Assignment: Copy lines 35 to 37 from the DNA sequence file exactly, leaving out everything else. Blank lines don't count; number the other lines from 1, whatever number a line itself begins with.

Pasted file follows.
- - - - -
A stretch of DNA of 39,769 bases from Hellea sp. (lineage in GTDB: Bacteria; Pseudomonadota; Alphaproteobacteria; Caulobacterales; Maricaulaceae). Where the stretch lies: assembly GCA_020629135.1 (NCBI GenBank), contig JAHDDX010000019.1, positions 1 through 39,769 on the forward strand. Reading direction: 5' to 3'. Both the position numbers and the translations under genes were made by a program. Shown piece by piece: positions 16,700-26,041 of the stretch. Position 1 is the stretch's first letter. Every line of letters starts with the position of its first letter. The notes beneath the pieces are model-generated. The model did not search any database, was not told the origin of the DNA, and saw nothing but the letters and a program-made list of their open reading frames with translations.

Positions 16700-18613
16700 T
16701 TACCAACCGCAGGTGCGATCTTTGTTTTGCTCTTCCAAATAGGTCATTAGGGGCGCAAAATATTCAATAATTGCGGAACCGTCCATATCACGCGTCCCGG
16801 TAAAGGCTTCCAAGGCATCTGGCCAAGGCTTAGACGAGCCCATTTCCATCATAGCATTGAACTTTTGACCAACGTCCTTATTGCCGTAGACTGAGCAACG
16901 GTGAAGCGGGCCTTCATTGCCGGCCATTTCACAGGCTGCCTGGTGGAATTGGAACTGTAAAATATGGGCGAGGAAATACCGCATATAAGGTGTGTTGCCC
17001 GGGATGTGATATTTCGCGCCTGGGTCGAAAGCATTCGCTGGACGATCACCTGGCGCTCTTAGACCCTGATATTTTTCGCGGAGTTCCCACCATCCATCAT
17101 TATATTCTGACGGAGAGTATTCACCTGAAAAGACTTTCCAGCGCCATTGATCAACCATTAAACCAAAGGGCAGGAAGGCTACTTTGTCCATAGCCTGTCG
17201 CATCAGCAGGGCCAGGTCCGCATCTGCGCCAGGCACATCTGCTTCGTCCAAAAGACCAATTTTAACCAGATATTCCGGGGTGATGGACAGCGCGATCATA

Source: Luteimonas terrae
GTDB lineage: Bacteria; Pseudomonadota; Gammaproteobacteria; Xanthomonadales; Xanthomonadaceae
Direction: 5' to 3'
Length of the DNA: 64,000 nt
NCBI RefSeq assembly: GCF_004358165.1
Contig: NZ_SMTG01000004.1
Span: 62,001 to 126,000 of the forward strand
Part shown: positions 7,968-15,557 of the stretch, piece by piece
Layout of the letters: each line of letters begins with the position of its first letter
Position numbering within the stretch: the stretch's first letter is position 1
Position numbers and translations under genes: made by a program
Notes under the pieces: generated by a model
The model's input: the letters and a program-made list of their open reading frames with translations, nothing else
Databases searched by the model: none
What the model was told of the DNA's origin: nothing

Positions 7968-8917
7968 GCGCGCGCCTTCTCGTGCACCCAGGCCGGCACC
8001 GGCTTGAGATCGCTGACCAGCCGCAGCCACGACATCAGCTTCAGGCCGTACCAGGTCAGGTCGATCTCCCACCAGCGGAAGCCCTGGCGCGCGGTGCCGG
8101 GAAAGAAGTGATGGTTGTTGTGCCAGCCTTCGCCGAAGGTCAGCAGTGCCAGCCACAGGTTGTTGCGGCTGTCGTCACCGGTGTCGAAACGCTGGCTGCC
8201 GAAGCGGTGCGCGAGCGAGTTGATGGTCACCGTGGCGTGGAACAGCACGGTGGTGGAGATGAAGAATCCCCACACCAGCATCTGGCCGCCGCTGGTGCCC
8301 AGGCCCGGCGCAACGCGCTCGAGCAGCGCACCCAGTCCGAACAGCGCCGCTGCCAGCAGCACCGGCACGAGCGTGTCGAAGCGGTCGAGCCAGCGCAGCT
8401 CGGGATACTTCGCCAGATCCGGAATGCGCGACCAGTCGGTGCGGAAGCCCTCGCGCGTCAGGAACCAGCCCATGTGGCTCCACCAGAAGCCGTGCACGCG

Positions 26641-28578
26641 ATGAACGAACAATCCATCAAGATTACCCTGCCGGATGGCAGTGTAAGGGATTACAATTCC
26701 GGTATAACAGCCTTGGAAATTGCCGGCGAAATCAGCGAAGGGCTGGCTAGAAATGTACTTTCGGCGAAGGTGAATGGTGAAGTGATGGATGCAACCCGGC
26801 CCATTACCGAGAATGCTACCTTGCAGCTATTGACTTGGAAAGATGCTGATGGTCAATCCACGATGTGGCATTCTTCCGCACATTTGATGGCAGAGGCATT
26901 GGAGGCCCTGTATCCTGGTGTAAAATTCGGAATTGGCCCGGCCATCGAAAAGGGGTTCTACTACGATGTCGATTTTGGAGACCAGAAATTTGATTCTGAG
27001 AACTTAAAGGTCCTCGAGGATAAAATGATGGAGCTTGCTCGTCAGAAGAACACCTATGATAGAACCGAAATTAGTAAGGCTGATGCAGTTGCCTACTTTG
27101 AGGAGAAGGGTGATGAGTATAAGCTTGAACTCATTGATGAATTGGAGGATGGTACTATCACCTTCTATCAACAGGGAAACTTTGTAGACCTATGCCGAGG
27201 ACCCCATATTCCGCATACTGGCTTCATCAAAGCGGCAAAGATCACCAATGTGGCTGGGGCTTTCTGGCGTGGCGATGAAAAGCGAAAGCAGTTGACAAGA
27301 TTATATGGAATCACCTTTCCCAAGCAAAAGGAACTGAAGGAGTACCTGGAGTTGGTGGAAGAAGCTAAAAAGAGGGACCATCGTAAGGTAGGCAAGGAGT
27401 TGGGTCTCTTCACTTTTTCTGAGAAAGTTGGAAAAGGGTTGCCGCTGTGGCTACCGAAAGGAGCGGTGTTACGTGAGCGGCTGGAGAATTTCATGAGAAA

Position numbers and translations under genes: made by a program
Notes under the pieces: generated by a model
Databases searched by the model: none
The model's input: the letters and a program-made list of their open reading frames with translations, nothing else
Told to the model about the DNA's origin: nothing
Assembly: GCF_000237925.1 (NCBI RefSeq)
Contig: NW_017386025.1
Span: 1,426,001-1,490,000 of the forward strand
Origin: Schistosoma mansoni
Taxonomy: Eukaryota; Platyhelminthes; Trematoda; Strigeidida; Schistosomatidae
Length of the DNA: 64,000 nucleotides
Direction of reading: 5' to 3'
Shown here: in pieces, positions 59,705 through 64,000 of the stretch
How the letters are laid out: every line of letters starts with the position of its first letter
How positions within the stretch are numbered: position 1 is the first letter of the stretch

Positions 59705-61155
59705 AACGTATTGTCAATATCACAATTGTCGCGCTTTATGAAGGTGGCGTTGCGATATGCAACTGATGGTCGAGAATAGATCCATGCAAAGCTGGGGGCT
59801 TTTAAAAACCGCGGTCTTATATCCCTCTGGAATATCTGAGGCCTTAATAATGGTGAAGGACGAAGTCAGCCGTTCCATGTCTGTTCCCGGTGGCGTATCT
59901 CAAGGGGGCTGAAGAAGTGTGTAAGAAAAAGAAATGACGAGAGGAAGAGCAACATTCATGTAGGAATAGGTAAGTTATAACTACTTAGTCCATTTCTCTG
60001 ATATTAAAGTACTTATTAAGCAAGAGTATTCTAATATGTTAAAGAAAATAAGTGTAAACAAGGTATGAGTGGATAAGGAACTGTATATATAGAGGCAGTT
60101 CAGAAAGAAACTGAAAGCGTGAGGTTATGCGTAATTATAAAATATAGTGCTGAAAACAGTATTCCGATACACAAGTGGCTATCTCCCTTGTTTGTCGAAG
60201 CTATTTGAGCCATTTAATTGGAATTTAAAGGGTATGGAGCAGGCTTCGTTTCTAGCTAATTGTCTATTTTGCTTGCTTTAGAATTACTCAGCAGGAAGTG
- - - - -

26801 CCATTACCGAGAATGCTACCTTGCAGCTATTGACTTGGAAAGATGCTGATGGTCAATCCACGATGTGGCATTCTTCCGCACATTTGATGGCAGAGGCATT
26901 GGAGGCCCTGTATCCTGGTGTAAAATTCGGAATTGGCCCGGCCATCGAAAAGGGGTTCTACTACGATGTCGATTTTGGAGACCAGAAATTTGATTCTGAG
27001 AACTTAAAGGTCCTCGAGGATAAAATGATGGAGCTTGCTCGTCAGAAGAACACCTATGATAGAACCGAAATTAGTAAGGCTGATGCAGTTGCCTACTTTG